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The quotient rule is used to determine the derivative of a function expressed as the quotient of 2 differentiable functions. It is defined as shown:

${d\over dx}{u\over v}={v{du\over dx}-u{dv\over dx}\over v^2}$

Also written as:

$f'(x)={vu'-uv'\over v^2}$

This can also be done as a Product rule (with an inlaid Chain rule):

${d\over dx} (u v^{-1}) = u(-1v^{-2} v') + (v^{-1})u'$ ${d\over dx} (u v^{-1}) = {-uv'\over v^{2}} + {u'\over v}$ ${d\over dx} (u v^{-1}) = {u'v-uv'\over v^{2}}$

You may do this whichever way you prefer.

## Proof

We know that the two following limits exist as $f(x),g(x)$ are differentiable. We also have the condition that $g(x)\neq 0$.

$f'(x) = \lim_{h \rightarrow 0} \dfrac{f(x+h)-f(x)}{h}$
$g'(x) = \lim_{h \rightarrow 0} \dfrac{g(x+h)-g(x)}{h}$

Applying the first principles definition of differentiation we get

$\left(\dfrac{f(x)}{g(x)}\right)' = \lim_{h \rightarrow 0} \dfrac{1}{h}\left(\dfrac{f(x+h)}{g(x+h)} - \dfrac{f(x)}{g(x)}\right)$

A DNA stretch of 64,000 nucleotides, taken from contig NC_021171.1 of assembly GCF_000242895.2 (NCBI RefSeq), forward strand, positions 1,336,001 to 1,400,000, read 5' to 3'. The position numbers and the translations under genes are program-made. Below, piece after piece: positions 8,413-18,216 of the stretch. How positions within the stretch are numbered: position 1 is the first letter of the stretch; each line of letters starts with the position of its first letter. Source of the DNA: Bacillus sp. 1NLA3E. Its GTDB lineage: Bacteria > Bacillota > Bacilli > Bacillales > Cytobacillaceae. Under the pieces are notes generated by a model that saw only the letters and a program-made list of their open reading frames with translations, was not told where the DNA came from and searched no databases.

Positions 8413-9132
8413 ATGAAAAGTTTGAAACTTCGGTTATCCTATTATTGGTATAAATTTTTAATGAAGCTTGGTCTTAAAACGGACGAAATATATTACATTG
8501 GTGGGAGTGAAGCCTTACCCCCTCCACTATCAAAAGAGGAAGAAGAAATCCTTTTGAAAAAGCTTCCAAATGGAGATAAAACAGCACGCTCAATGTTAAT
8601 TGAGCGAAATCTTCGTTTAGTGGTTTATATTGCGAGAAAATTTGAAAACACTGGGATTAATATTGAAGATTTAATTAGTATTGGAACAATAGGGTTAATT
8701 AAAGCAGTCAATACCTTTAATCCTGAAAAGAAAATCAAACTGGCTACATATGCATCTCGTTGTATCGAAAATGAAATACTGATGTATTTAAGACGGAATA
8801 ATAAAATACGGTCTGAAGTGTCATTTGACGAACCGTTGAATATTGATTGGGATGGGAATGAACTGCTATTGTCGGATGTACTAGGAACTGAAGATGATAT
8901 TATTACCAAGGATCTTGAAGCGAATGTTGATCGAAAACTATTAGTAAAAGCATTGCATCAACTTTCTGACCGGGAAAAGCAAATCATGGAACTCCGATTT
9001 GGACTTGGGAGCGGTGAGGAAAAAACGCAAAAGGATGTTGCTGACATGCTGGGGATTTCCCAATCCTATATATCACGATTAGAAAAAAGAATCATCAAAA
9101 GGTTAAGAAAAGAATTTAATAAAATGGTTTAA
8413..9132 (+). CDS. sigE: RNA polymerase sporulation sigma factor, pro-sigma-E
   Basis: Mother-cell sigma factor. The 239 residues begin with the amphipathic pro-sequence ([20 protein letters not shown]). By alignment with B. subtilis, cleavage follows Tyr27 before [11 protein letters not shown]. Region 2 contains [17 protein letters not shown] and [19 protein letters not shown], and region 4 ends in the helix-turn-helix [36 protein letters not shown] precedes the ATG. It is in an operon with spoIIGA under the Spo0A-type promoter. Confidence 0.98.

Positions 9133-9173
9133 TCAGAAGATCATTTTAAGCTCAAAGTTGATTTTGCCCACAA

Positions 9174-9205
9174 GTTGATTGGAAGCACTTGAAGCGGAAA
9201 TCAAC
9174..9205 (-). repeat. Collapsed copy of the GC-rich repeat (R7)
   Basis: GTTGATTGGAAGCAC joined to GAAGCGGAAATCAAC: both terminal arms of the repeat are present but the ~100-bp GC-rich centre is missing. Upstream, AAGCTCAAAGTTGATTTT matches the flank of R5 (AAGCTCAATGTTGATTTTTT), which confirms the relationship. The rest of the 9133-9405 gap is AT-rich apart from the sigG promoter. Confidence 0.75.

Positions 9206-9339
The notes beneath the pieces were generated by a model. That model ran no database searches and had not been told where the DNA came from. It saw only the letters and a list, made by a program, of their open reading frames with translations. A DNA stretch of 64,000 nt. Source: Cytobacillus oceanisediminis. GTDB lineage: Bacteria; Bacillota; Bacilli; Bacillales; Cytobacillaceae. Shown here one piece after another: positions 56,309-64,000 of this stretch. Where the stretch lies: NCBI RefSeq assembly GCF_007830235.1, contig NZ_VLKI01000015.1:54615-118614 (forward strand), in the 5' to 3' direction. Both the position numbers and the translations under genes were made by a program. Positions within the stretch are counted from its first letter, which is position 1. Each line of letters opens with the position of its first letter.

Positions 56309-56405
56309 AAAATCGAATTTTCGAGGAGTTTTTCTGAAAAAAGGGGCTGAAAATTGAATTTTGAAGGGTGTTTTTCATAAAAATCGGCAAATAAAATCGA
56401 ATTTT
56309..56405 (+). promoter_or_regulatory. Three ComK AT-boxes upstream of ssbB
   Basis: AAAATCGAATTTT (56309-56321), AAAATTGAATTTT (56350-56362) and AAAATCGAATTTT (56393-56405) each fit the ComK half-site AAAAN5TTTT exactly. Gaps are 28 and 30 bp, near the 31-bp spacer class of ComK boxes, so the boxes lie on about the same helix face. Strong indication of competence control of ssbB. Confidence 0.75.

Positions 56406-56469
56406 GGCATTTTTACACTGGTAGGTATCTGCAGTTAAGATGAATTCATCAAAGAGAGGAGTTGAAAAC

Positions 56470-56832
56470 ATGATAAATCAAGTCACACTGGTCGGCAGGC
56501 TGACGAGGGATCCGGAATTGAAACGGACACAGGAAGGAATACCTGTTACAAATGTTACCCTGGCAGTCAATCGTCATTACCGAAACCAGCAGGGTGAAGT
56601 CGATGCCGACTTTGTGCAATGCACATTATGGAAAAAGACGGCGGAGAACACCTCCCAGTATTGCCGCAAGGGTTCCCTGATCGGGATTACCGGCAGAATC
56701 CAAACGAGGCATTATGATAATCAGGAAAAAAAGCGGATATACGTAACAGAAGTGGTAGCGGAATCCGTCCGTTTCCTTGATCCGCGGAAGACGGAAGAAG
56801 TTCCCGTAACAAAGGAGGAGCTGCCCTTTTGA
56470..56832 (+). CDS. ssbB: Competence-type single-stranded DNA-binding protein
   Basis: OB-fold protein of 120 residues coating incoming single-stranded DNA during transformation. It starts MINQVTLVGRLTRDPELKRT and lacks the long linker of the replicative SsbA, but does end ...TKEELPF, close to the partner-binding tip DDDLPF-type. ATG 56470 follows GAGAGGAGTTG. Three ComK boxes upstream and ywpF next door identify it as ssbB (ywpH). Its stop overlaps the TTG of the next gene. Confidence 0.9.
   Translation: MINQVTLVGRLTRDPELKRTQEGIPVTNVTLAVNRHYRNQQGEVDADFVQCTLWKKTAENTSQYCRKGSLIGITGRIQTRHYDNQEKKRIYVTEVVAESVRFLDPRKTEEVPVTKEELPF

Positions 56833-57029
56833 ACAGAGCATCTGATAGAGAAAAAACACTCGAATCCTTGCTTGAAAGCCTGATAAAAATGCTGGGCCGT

We can combine the two fractions into one fraction by cross-multiplying.

$\left(\dfrac{f(x)}{g(x)}\right)' = \lim_{h \rightarrow 0} \dfrac{1}{h}\left(\dfrac{f(x+h)g(x) - g(x+h)f(x)}{g(x+h)g(x)}\right)$

If we add and subtract a $f(x)g(x)$, it will change nothing.

$\left(\dfrac{f(x)}{g(x)}\right)' = \lim_{h \rightarrow 0} \dfrac{1}{h}\left(\dfrac{f(x+h)g(x) -f(x)g(x) + f(x)g(x) - g(x+h)f(x)}{g(x+h)g(x)}\right)$

If we bring the $g(x+h)g(x)$ term in the denominator to the front, and separate the numerator with algebra of limits we will have

$\left(\dfrac{f(x)}{g(x)}\right)' = \lim_{h \rightarrow 0} \dfrac{1}{g(x+h)g(x)} \left( \dfrac{f(x+h)g(x) -f(x)g(x)}{h} - \dfrac{g(x+h)f(x) - f(x)g(x)}{h}\right)$

We now break this into a product of two limits, and a sum of two limits.

$\left(\dfrac{f(x)}{g(x)}\right)' = \lim_{h \rightarrow 0} \dfrac{1}{g(x+h)g(x)} \cdot \left(g(x) \lim_{h \rightarrow 0}\dfrac{f(x+h)-f(x)}{h} - f(x)\lim_{h \rightarrow 0} \dfrac{g(x+h)-g(x)}{h}\right)$

Evaluating all limits yields

$\left(\dfrac{f(x)}{g(x)}\right)' = \dfrac{1}{g(x)^2} \cdot (f'(x)g(x) - g'(x)f(x))$

Putting this in a more familiar form, we have

$\left(\dfrac{f(x)}{g(x)}\right)' = \dfrac{g(x)f'(x) - g'(x)f(x)}{g(x)^2}$

This completes the proof.

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